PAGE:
In her article "The Starlets Next Door" (June 9), Irene Lacher quotes critic and author Michael Medved as saying, "The public's response to 'Last Dance' indicates that people like their female sex symbols to do glamorous stuff and not necessarily to be in hard-hitting, depressing dramas where they don't wear makeup."
The reason "Last Dance" was a failure was simply because it was a bad film and not because the usually glamorous Sharon Stone was makeup-less. Perhaps Medved should take another look at Jessica Lange in "Frances," Michelle Pfeiffer in "Frankie & Johnny," Olivia de Havilland in "The Snake Pit," Joanne Woodward (in her glamour years) in "The Three Faces of Eve" or Sally Field in "Sybil" and "Norma Rae."
In other words, put the makeup-less Stone in a worthy film, and they will come. The public generally does like to see glamour stars succeed in vehicles other than what they are known for.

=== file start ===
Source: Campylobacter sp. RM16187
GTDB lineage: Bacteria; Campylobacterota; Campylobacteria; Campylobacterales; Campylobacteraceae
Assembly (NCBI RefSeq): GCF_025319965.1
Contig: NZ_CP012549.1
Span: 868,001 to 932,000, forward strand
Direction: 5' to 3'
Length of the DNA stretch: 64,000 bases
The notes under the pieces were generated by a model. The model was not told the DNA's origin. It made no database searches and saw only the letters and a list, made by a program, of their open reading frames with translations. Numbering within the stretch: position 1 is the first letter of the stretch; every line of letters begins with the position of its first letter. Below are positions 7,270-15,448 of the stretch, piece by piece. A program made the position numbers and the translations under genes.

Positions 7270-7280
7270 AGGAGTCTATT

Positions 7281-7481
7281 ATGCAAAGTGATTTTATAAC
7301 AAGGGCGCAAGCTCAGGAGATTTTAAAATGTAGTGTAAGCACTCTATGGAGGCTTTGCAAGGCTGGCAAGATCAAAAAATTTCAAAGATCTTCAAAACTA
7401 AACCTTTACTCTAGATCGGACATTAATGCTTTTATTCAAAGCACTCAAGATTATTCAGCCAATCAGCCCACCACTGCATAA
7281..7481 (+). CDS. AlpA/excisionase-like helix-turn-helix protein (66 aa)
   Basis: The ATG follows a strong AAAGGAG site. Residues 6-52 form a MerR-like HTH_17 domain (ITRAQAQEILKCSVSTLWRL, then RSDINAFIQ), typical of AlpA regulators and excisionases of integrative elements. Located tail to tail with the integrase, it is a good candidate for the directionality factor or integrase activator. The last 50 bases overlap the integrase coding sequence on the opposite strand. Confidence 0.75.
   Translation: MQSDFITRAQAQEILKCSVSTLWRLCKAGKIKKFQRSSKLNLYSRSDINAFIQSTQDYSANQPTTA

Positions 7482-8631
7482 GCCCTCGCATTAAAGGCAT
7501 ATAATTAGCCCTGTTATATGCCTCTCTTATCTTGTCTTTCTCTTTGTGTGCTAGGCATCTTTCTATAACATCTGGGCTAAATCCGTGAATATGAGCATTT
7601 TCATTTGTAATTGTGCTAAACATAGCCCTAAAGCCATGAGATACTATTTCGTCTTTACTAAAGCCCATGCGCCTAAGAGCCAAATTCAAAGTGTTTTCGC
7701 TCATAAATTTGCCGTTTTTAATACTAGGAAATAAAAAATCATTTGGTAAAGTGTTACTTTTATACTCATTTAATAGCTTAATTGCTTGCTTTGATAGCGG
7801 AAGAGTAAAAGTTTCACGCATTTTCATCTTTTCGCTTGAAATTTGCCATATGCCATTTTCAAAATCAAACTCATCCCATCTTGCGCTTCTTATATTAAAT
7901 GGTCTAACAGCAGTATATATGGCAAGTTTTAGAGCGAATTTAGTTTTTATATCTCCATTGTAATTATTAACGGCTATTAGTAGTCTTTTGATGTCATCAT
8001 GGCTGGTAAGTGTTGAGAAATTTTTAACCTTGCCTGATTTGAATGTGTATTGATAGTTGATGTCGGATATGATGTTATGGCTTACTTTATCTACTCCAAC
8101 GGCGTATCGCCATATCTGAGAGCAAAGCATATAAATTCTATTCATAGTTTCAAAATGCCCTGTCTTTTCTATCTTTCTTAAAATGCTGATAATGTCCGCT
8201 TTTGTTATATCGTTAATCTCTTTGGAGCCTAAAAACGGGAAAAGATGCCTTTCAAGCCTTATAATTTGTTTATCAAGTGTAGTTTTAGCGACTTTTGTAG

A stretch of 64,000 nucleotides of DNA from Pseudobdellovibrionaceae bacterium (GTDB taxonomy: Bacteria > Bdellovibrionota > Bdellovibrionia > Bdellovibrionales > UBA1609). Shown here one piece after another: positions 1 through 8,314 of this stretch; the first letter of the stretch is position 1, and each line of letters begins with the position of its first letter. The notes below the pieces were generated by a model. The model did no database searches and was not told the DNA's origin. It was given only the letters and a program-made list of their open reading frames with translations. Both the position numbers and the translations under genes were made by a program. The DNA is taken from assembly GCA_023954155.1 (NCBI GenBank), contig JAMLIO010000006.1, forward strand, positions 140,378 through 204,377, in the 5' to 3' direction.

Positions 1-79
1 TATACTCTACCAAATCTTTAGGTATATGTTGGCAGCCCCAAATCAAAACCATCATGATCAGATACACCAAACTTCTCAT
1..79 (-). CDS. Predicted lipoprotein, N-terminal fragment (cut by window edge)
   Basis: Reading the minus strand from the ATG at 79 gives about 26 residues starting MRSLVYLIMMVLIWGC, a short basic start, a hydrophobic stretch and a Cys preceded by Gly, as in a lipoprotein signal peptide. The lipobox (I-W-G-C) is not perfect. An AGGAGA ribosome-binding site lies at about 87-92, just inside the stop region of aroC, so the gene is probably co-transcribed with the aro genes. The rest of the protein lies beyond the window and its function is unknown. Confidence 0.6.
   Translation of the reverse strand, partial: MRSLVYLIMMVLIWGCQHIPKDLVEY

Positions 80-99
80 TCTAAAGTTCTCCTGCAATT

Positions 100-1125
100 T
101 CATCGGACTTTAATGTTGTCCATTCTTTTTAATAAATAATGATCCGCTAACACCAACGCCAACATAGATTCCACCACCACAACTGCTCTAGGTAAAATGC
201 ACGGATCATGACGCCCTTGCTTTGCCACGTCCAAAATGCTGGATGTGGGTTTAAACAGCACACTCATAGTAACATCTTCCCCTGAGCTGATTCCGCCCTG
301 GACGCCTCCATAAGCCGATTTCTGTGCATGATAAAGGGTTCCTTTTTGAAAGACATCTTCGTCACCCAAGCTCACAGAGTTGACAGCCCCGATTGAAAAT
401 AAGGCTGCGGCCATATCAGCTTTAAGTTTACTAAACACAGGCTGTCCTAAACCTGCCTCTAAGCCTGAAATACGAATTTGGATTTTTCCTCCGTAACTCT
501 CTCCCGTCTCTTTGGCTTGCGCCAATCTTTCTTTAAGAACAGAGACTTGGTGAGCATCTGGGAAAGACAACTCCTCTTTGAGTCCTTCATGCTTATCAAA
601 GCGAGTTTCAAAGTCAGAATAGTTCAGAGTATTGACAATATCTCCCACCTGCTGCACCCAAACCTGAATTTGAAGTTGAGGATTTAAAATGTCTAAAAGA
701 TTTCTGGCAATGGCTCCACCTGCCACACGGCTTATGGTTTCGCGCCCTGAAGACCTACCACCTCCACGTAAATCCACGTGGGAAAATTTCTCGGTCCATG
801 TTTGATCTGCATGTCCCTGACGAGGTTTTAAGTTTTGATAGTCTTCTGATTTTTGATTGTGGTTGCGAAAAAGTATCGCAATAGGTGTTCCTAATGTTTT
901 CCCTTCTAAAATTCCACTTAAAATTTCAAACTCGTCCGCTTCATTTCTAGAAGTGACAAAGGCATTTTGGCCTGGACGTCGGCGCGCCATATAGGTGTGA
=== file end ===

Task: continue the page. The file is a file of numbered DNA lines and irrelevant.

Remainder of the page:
At 20th Century Fox from 1948 to 1961, I worked as a publicist with Marilyn Monroe, Betty Grable, Gene Tierney, Deborah Kerr, Jayne Mansfield, Sheree North, Alice Faye, Zsa Zsa Gabor, Susan Hayward, Shelley Winters, Jean Simmons, Diane Baker, Claudette Colbert, Patricia Neal, Bette Davis, Ava Gardner, Suzy Parker, Millie Perkins, Stella Stevens, Jeanne Crain, Joanne Woodward, Shirley Temple, Christine Carrere, Leslie Caron, Ethel Merman, Mitzi Gaynor, Jean Peters, Anne Francis, Juliet Prowse, Anne Baxter, Barbara Bates, Shirley Jones, Barbara Ruick, Carol Christensen, May Britt, Rita Moreno, Katharine Hepburn, Jane Russell, Sonja Henie, Shirley MacLaine, Gwen Verdon, Dorothy Dandridge, Joan Collins and many, many other attractive young ladies.